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Say No To Rezoning for Anti-Abortion Facility

Please contact every member of the Raleigh City Council to oppose this rezoning. Below is the email that I sent.
Nancy McFarlane nancymcfarlane.raleigh@gmail.com>
Mary-Ann Baldwin mary-ann.baldwin@ci.raleigh.nc.us>
russ.stephenson@raleighnc.gov
kay.crowder@raleighnc.gov
david.cox@raleighnc.gov

Working on Brent Jackson's plantation

The whip has been replaced by economic tyranny:

Seven former workers at Jackson Farming Company, the Sampson County farm owned by State Senator Brent Jackson, have filed a lawsuit in federal court against the farm, Jackson, and his son Rodney alleging gross violations of the Fair Labor Standards Act and the North Carolina Wage and Hour Act, and are seeking unpaid wages and damages.

Former worker José Alberto Aguilera-Hernandez says that Rodney Jackson confronted him on October 27, 2015, demanding that he pay $2,400 to replace a gas pump piece broken during a workplace accident. Aguilera-Hernandez refused, was fired on the spot, and was forced to leave the farm. Jackson then withheld back wages from the previous week’s work.

The more things change, the more they stay the same. The abuse of migrant workers may not be exclusive to North Carolina, but when a lawmaker engages in it, there is more than just a whiff of institutional wrongdoing.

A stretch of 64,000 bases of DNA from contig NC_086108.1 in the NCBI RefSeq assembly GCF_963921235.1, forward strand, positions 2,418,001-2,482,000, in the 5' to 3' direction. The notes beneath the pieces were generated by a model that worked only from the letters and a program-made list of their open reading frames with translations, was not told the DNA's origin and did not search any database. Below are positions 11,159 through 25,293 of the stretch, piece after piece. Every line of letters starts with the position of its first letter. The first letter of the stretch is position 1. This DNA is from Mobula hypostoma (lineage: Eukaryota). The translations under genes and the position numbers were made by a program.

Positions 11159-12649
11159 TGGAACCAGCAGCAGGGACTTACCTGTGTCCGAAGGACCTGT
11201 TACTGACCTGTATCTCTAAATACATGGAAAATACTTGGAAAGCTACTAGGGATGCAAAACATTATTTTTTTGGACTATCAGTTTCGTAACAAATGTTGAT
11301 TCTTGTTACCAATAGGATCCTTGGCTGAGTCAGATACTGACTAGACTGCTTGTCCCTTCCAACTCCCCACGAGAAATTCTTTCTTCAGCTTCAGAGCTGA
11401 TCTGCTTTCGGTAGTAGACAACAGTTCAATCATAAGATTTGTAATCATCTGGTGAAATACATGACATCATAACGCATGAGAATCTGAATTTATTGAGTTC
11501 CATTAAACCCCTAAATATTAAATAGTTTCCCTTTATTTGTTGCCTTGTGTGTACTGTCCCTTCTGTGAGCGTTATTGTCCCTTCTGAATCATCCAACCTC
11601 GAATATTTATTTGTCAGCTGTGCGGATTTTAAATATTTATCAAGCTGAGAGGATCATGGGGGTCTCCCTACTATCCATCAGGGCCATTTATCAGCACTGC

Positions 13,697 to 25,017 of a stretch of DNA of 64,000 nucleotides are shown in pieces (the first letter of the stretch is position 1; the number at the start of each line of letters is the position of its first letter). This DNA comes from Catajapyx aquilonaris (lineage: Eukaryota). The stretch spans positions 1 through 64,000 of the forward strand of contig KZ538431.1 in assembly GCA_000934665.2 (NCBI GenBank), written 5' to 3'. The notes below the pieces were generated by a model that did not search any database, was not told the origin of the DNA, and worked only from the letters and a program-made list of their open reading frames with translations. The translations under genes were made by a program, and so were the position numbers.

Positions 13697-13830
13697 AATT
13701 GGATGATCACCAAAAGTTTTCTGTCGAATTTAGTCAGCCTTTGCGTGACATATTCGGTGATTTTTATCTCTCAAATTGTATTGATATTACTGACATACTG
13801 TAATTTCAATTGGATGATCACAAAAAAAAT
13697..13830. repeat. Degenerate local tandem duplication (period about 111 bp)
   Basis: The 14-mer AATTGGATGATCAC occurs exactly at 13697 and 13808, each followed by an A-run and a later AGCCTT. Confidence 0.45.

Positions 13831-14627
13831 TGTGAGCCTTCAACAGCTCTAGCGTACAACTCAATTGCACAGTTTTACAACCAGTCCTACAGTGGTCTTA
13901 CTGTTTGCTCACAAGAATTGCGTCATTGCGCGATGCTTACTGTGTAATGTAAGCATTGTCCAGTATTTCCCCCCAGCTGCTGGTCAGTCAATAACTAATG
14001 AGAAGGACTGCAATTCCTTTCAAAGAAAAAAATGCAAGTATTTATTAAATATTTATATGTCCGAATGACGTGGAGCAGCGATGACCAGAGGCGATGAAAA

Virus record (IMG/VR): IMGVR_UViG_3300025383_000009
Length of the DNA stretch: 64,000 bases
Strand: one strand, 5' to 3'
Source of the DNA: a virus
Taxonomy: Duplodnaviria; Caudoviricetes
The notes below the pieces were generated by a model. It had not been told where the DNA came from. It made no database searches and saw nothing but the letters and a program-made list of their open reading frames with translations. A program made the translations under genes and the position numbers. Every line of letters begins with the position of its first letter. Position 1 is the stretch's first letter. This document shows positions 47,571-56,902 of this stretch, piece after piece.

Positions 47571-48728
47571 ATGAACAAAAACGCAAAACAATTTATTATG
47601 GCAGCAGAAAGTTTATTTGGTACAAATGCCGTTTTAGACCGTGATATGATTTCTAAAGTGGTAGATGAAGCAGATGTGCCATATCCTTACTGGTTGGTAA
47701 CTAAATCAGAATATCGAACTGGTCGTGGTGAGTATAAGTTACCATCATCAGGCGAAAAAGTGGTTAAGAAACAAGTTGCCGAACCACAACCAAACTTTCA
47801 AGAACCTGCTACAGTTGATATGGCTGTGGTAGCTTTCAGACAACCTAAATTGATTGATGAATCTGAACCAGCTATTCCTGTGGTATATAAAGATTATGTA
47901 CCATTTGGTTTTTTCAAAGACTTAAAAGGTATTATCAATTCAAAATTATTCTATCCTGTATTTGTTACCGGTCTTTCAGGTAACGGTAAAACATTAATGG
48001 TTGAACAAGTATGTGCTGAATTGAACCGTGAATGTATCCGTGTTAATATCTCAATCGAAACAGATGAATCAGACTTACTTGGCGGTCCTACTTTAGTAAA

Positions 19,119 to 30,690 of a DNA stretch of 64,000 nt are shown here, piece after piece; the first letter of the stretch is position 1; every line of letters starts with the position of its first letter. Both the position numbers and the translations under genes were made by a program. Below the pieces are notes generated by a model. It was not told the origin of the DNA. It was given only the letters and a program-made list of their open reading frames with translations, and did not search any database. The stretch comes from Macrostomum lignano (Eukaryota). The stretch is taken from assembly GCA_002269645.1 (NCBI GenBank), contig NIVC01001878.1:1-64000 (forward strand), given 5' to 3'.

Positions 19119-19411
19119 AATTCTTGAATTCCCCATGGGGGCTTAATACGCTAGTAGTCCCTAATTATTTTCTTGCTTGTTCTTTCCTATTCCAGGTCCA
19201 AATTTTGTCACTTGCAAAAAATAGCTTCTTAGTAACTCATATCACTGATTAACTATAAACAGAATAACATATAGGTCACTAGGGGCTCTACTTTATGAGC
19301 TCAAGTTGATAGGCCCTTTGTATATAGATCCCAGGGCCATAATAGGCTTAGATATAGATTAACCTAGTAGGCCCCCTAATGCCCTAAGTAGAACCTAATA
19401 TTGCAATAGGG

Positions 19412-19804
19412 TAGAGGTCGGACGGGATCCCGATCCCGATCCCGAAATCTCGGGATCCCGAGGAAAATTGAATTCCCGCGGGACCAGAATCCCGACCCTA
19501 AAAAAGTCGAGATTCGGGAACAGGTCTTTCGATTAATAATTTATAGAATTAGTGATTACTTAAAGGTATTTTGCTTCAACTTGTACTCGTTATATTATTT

Another toxic drinking water contaminant emerges: Firefighting foam

Like we didn't already have enough to worry about:

The chemicals in the foam are known as perfluorinated compounds, or PFCs, which have been linked to prostate, kidney and testicular cancer, along with other illnesses.

North Carolina Department of Environmental Quality spokesman Jamie Kritzer said the agency is awaiting guidance from the Environmental Protection Agency and the Department of Defense on the issue of the foam.

When issues like this are brought up, I find it exceptionally frustrating. It's one thing when a toxic chemical, that is supposed to be controlled or otherwise kept out of the environment, is spilled due to a structural failure of some sort. That's bad, but it's an accident. But when government entities pour or spray something *they know* will make its way into our water systems, without first making sure it will do no harm to flora and fauna (that includes human animals), that's negligence bordering on the criminal. DEQ needs to get off its butt and at least begin testing, because this stuff is everywhere:

Saturday News: The price of prejudice